San Diego's New Stay At Home Order Explained

December 5, 2020

San Diego County will implement a new Regional Stay Home Order starting on Monday, December 7 and lasting for at least 3 weeks that prohibits gatherings of any size and closes operations in multiple business sectors, including restaurants, bars, wineries and personal services.  

The Southern California intensive care unit (ICU) bed capacity dropped below 15% this weekend, which in accordance with Governor Gavin Newsom's most recent announcement means the state requires San Diego County to implement a Regional Stay Home Order. At an emergency press briefing this afternoon, San Diego County Board of Supervisor officials explained the newest stay-at-home restrictions will go into effect Monday, December 7, starting at midnight, and will last for at least three weeks or until the region’s ICU capacity meets or exceeds 15% availability. The current ICU capacity for the Southern California region, which includes San Diego and 10 other counties, is now 12.5%. The order will be assessed on a county-by-county basis by the state on a weekly basis after the three-week period. Under the new order, residents are required to stay at home as much as possible and minimize mixing with other household members to reduce unnecessary exposure, while still being able to do important things like go to the doctor, buy groceries, pick up takeout from restaurants, go on a hike, or worship outdoors.    

New restrictions that go beyond the current Purple Tier, which will remain in effect until at least December 28, include:
  • No gatherings of any size between non-household members.
  • Restaurants cannot host diners on site and can only open for takeout, delivery or drive-thru only. 
  • Indoor operations for retail is limited to 20%.
  • Hotels and lodging can only open for critical infrastructure support.
  • Indoor or outdoor playgrounds must close.
  • Hair salons and barbershops must cease operations.
  • Personal care services, including nail salons, must close.
  • Museums, zoos and aquariums must remain closed.
  • Movie theaters are to remain closed.
  • Wineries and breweries must close.
  • Cardrooms and satellite wagering must not operate.
  • Overnight stays at campgrounds is banned during this time. 
Essential businesses such as supermarkets, grocery stores, laundromats and pharmacies can remain open, as well as area parks, beaches, hiking and bike trails. Places of worship may continue to operate outdoors. Other outdoor activities are also permitted but a face mask and social distancing is required. Gyms and fitness centers may also remain open outdoors only but face coverings are required at all times with the exception of aquatic activities such as swimming. Outdoor gyms meet the essential workforce definition of an outdoor recreational facility for the purpose of facilitating personal health through physically distanced outdoor exercise and may continue operations. Failure to comply with the order may be punishable by fine and as a misdemeanor, revocation of a business license, or court-imposed penalties.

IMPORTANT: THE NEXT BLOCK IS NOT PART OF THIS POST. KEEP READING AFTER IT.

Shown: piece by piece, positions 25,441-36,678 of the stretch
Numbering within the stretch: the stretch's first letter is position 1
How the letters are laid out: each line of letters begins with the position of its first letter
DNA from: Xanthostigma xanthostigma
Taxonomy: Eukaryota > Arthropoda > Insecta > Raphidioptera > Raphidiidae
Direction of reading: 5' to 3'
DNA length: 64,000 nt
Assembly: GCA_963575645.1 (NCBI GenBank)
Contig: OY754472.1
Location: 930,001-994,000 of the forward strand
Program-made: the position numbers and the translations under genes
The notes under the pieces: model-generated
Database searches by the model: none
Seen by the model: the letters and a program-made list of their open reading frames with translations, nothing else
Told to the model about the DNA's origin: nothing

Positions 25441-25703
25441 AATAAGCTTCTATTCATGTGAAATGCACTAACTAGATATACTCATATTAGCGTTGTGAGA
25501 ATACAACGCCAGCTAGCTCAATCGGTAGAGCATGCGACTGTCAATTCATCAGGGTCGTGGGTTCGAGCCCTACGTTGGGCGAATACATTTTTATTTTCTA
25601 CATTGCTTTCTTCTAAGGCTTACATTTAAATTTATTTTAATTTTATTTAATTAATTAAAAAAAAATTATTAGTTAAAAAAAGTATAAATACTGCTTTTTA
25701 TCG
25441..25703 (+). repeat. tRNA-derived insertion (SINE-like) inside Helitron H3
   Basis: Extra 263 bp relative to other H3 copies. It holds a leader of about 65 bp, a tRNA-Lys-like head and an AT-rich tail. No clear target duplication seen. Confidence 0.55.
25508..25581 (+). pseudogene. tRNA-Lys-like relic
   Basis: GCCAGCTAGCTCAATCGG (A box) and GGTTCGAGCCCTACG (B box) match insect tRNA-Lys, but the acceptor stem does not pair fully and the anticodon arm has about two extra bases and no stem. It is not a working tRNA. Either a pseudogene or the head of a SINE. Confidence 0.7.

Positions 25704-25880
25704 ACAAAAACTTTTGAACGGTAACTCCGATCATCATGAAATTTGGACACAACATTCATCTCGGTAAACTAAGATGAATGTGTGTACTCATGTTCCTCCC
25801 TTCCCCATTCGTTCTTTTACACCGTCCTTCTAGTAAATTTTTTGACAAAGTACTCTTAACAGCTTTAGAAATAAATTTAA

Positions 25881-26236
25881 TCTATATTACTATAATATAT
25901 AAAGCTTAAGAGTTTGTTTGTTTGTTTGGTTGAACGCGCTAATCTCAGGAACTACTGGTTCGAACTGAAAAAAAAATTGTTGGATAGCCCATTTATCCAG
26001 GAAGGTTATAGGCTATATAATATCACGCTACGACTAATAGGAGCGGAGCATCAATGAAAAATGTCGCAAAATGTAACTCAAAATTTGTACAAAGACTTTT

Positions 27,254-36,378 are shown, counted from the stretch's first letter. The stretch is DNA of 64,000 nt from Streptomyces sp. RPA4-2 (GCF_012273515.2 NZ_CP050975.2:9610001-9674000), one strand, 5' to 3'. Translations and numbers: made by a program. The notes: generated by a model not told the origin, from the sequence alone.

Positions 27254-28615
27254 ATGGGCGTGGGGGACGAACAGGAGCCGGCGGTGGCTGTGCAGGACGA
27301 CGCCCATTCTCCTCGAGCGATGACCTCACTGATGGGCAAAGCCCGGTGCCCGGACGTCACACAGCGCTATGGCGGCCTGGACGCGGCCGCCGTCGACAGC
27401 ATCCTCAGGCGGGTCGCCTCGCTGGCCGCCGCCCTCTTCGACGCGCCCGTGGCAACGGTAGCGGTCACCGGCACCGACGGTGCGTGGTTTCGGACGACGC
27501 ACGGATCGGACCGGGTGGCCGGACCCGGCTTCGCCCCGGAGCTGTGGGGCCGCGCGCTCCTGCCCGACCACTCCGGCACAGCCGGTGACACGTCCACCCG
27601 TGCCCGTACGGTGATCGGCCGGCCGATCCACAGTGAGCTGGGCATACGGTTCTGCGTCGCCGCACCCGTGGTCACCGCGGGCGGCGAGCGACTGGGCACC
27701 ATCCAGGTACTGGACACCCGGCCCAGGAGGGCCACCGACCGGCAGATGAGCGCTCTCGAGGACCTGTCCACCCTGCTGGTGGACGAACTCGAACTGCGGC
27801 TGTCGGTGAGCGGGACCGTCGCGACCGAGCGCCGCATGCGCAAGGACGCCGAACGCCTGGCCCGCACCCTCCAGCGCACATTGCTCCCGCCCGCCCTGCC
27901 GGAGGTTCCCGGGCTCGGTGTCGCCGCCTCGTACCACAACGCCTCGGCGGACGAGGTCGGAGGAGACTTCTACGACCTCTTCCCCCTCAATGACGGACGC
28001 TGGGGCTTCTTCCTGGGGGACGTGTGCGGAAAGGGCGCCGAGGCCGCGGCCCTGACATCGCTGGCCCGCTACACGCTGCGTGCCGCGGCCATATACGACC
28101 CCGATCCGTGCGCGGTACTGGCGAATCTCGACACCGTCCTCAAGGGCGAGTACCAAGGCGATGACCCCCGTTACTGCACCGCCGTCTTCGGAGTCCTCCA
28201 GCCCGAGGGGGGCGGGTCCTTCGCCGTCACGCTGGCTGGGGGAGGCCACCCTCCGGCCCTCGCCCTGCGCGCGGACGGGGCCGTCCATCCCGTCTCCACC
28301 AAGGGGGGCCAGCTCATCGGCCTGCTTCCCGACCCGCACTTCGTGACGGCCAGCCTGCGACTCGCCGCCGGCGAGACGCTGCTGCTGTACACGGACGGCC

Following the Thanksgiving holiday weekend, this past Monday, November 30, Governor Newsom announced a statewide average weekly high of more than 14,000 positive COVID-19 cases per day and warned of the likely return of strict stay-at-home orders to be announced in the coming days due to the unprecedented increases in coronavirus cases around the state. This follows Newsom also going as far as to move most of California into the state's purple tier and also adding a 10pm curfew on nearly the entire state over the past 2 weeks. This past Thursday, Newsom announced the imposition of more serious stay-at-home orders for the 52 of California's 58 counties in the state's most restrictive purple tier. Newsom said he was "pulling an emergency break," announcing a "regional stay at home order" throughout California based on an area's available hospital intensive care unit capacity.